YK farmers’ market wants to help you sell your fruits and veg

Last modified: May 27, 2022 at 8:59am

The Yellowknife Farmers’ Market returns next month with a push for residents to grow their own vegetables and sell them at the market, helped by new supports.

The NWT market is unique compared to southern counterparts as, unlike markets in the provinces, only a small minority of vendors in Yellowknife sell fresh fruit and vegetables. Organizers hope to change that.

“That’s the number-one comment we get from people,” longtime Yellowknife farmer France Benoit told city councillors during a presentation on Tuesday. 


Benoit, a founder of Yellowknife’s farmers’ market who now serves on its board, said backyard gardeners will be encouraged to grow produce and bring their excess harvest to the market.  

“Now more than ever we need to learn how to feed ourselves,” she said, highlighting the recent devastation of farms by flooding in Hay River, severe drought in California, and heatwaves and floods in British Columbia last year. 

With funding from the territorial government, the Yellowknife market is providing gift cards to local garden centres for residents who agree to bring produce to the farmers’ market at least twice this year. 

The Yellowknife market sells growers’ produce on their behalf at its harvesters’ table each week. It has developed a manual on how to start a harvesters’ table, which the NWT government is distributing to other communities who are interested in doing the same.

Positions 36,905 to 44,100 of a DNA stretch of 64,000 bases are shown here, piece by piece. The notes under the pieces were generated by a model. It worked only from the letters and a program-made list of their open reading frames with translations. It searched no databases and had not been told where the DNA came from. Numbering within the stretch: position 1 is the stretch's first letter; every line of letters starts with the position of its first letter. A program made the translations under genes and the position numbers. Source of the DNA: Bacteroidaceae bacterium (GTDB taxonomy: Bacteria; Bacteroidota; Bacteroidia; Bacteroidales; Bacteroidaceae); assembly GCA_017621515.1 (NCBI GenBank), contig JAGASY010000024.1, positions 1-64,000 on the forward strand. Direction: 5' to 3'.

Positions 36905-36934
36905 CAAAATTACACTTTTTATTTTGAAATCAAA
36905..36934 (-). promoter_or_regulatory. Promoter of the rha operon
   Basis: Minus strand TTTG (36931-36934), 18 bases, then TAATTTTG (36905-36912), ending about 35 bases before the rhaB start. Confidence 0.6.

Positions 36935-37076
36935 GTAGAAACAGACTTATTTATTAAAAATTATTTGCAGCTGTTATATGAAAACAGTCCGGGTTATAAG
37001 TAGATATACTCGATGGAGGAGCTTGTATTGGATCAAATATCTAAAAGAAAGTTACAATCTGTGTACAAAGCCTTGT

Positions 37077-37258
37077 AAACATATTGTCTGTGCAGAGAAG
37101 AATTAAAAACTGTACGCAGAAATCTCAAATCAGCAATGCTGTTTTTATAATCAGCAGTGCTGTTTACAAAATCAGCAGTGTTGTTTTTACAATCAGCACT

“We all have excess produce at some point,” Benoit said. “If 10 people bring their one zucchini, then we have 10 zucchinis.” 


Later in the season, she said the market hopes to connect with people who have berry bushes or Saskatoon trees who are unable or don’t want to harvest the berries themselves.

To further increase local production of vegetables, the market has hired a garden coach who will be at the harvesters’ table each week to answer questions. A series of lunch-and-learn workshops began late last month. 

Benoit added the farmers’ market is working on a land-share program that connects people who want to grow food but don’t have the space with those who have a greenhouse or garden bed to spare. 

Finally, the market has hired a “garden angel” who will help to maintain about a dozen raised garden beds in the city’s downtown – the beds were donated to the market – as well as harvest produce for people who are unable to do so themselves. 


This year, Benoit said, the market – which runs from June 7 until September 15 – will have 43 vendors, half of which are new, and more local artisans than ever.

She said the market is like an “incubator for small businesses” as it provides advertising, a location and insurance, among other supports. 

“We’re hoping for a good season,” she said.